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Mediterranean Quarterly 13.4 (2002) 49-61
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The U.S.-European Relationship
Kenneth B. Moss
It is time for the United States to look beyond the North Atlantic Treaty Organization in its search for a framework for U.S.-European relations. The NATO alliance still has a part in transatlantic relations, but that role will diminish in the future. Furthermore, attempts to retain NATO as the keystone of the relationship will complicate relations more than sustain them. Verdicts that NATO is dead, however, are premature. Members on NATO's periphery, such as Turkey and Norway, and new and aspiring members place much stock in it for particular security concerns or political prestige, the alliance retains a role in the Balkans, and a majority in Congress continues to regard the alliance as a key component of national security policy, even while criticizing the allies for not spending enough on defense. Nevertheless, basic questions about the role of the alliance truly exist, so the solution is not to bury the alliance prematurely at a requiem summit but to place it in a more realistic position in the transatlantic relationship and then decide on its fate based on subsequent requirements. For over half a century we have focused so much on NATO that we have failed to think about what should follow.
The United States needs both a policy and official representation that treats Europe as a whole—because that is the course Europe is set on, in spite of the resistance of the European Right. Most of the European public [End Page 49] definitely sees its future as dependent much more on the European Union than on NATO. The EU is in the driver's seat; but to most Europeans NATO is a mere passenger. Of course, bilateral relations with major member states will remain important for the United States, as the EU will not consume all national identity. To deal with the increasingly complex U.S.-European agenda and all the moving parts of twenty-first-century Europe, the United States should create an ambassadorship to Europe, which will act as a representative to Europe and coordinator between Washington and Europe as well as among the many U.S. embassies and other missions, such as NATO or the Organization for Security and Cooperation in Europe (OSCE).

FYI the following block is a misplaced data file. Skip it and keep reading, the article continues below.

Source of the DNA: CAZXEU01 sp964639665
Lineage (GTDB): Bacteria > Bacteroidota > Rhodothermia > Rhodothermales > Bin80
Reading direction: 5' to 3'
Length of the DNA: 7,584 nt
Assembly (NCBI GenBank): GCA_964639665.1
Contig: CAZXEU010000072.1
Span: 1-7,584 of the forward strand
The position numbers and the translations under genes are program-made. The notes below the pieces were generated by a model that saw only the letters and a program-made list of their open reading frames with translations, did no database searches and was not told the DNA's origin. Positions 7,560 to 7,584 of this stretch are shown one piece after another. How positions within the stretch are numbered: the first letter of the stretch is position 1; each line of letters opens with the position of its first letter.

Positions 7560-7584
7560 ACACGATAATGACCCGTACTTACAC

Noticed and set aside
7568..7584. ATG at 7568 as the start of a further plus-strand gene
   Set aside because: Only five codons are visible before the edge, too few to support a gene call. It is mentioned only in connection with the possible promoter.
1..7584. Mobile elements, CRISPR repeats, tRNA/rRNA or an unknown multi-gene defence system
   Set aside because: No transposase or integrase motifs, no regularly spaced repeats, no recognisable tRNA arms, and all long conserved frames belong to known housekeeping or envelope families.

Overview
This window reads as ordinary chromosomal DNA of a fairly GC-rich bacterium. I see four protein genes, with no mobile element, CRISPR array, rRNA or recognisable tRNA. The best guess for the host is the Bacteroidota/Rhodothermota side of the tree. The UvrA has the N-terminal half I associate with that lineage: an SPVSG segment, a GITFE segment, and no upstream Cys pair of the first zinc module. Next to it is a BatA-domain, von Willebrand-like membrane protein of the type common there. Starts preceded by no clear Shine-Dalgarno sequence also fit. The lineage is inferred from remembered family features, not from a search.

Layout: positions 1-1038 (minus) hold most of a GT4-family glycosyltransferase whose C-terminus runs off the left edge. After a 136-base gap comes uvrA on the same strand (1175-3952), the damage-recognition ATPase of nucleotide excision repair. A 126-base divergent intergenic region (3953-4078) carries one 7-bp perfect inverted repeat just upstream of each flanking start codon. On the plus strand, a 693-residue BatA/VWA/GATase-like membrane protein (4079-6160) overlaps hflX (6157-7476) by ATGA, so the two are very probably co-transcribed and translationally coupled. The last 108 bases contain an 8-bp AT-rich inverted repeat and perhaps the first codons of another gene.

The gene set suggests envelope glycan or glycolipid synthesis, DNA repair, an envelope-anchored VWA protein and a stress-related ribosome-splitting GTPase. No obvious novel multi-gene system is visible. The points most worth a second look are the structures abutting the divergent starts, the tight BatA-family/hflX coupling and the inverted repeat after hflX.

For over fifty years the United States has kept NATO paramount in its dealings with Europe. Trade disputes, bilateral disagreements, and so forth were managed in ways to minimize damage to the alliance. NATO was the means by which all members would respond to a Soviet threat. Now, NATO's strongest U.S. supporters want to move it in the direction of becoming an institution to address issues beyond Europe.
The problem with a NATO-focused policy is twofold. First, more of the decisive issues in the transatlantic agenda fall outside of the scope or responsibilities of NATO than in it. The alliance simply is not equipped to handle them, and to try to do so would arguably dilute any remaining effectiveness. Second, a European identity is emerging that the United States is reluctant to acknowledge. It is an identity as much aware of differences in values and perspectives with the United States as with similarities, and it is becoming more willing to challenge U.S. leadership. The United States and Europe are diverging in terms of how to define their fundamental international interests as well as what mechanisms will advance them.
Issues Outside the NATO Agenda and the Ideological Gap
When NATO was founded over a half century ago, its members defined the world largely in terms of formal relations among sovereign states. NATO was a traditional security alliance that statesmen two centuries earlier would have recognized. While it did see itself as a community of democracies—a vision somewhat compromised at times by martial law in Turkey and nondemocratic regimes in Portugal and Greece—its primary objective was protection [End Page 50] against an external threat and not with internal market or political structures.
The problem today for the United States is that...